With the recent launch of our new European data center, a few customers and prospects have asked us: why Amsterdam? It’s a good question — particularly for folks who aren’t customers (yet!) — because your hosting provider’s choice of data center partner can really make a difference for you and your business.
ServInt’s decision to open a European data center was based on one factor: to provide our European, African and Middle Eastern customers a hosting option closer to their customers. Europe was a natural fit both for its central location for the region and its relatively close proximity to our headquarters in Northern Virginia.
Once we decided on Europe as our next region, we cast a wide net and surveyed 14 different locations that seemed to have reputable datacenter coverage throughout Europe. Through web research alone we ended up cutting that list in half to seven. The primary factor in trimming the list was connectivity and accessibility to key upstream providers. That list of seven was: Amsterdam, Dublin, Frankfurt, London, Milan, Paris and Stockholm.
Next, we began speaking with and visiting locations in person. The major consideration at this point in our process was still connectivity — in this case, accessibility to peering partners. Nearly all of our seven preliminary cities have a key European Internet Exchange Point (IXP). The major IXPs are LINX in London, DE-CIX in Frankfurt, AMS-IX in Amsterdam, NETNOD in Sweden and France-IX in Paris.
Peering isn’t a big deal anymore in America because the major telcos have all the market share, and in a consolidated market peering doesn’t really matter. Today in America there are only twelve Tier 1 networks left, and pretty much all Internet traffic flows through them. There was a time when dozens of fiber networks competed for market relevancy, and trading traffic at peering hubs was a way to ensure fast routes. These days the same few providers already meet and trade traffic at major Internet hubs, and the other providers utilize that to facilitate their quick transfers.
The European connectivity market, however, remains fragmented — i.e., it’s still made up of an unconsolidated web of diverse providers of varying sizes. So trading traffic between them remains relevant. In Europe, peering matters.
As we visited facilities in these seven cities in Europe, we also evaluated the availability of expansion opportunities, environmental and operational factors and more for each location.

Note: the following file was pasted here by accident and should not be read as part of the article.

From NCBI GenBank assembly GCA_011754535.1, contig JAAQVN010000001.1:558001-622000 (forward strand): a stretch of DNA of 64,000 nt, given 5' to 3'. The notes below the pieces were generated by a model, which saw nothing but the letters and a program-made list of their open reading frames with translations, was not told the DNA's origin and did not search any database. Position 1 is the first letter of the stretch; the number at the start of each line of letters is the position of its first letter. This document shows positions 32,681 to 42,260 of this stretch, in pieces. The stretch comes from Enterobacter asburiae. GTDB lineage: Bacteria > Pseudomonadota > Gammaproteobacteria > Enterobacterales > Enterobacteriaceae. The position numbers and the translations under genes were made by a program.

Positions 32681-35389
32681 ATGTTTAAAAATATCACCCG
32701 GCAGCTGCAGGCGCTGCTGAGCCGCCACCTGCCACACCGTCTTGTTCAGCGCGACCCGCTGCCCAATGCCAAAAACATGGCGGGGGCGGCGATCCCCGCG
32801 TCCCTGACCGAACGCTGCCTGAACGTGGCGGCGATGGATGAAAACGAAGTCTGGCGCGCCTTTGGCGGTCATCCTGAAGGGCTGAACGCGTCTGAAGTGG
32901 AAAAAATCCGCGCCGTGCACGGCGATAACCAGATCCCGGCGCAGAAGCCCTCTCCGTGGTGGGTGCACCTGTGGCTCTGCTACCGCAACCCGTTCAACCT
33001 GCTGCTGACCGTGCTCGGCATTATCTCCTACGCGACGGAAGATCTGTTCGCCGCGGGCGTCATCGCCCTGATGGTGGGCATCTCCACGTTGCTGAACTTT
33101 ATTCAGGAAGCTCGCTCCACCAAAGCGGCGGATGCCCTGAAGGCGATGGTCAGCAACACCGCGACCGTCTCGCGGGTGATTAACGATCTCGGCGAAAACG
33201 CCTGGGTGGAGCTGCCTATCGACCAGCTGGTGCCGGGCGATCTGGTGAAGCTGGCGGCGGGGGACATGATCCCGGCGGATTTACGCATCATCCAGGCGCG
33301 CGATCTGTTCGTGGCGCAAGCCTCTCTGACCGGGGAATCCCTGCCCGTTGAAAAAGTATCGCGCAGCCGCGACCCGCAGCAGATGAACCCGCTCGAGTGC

The availability of untapped resources in a datacenter facility is an important factor to consider when choosing a new location. Is there ample excess capacity (in both power and space) for future expansion? Are the terms that lock in options on that capacity favorable? Smart negotiating includes anticipating your own growth as a webhost and ensuring that you won’t outgrow a facility soon after you sign a contract.
Of course, it was also of paramount concern that any facility we chose meet with our own strict standards for green hosting. For that, Amsterdam was particularly compelling, because they invest heavily in renewable energy and make power available from alternative sources like wind energy.
Finally, operational factors like ease of employing qualified personnel and tax burdens that might weigh down an expansion also had to be considered.
After carefully evaluating connectivity and infrastructure in each location, we whittled the list down to three: Amsterdam, London and Frankfurt.
With three good options infrastructurally and network-wise, it was time to look at the regulatory frameworks governing each location. As a US-based hosting provider, we have a regulatory framework that allows us to make our clients’ content accessible within certain legal parameters. Amsterdam has a legal framework that is analogous to US law when it comes to hosting. England and Germany do not, and big changes would need to be made to ServInt’s regulatory framework to address differences in laws there.
Regulation in the UK: England and Wales signed the Defamation Act of 1996 which makes it possible to force content off the Internet if one person simply accuses another of libel or slander.
Regulation in Germany: Germany passed the Access Impediment Act that made certain types of content broadly illegal. This law was repealed in 2011, but mostly because it was unenforceable. German legislators have undertaken great efforts to attempt to regulate the Internet and have applied a good deal of pressure on the EU to follow suit.
By the time we reached the end of our research, our choice of Amsterdam as the location for ServInt EU and our newest European data center was self evident. It won out on all counts: Connectivity, Infrastructure, and Regulation.
Unless you are considering opening your own European datacenter, you might not think this level of granularity is important to you as a hosting customer, but it should be. Understanding the business partnerships, decisions and strategic moves hosting providers make–and knowing that the decisions are born out of wisdom and research, and that the company is in control of its destiny–will help you make informed decisions when choosing a provider.
Photo by Andrew Black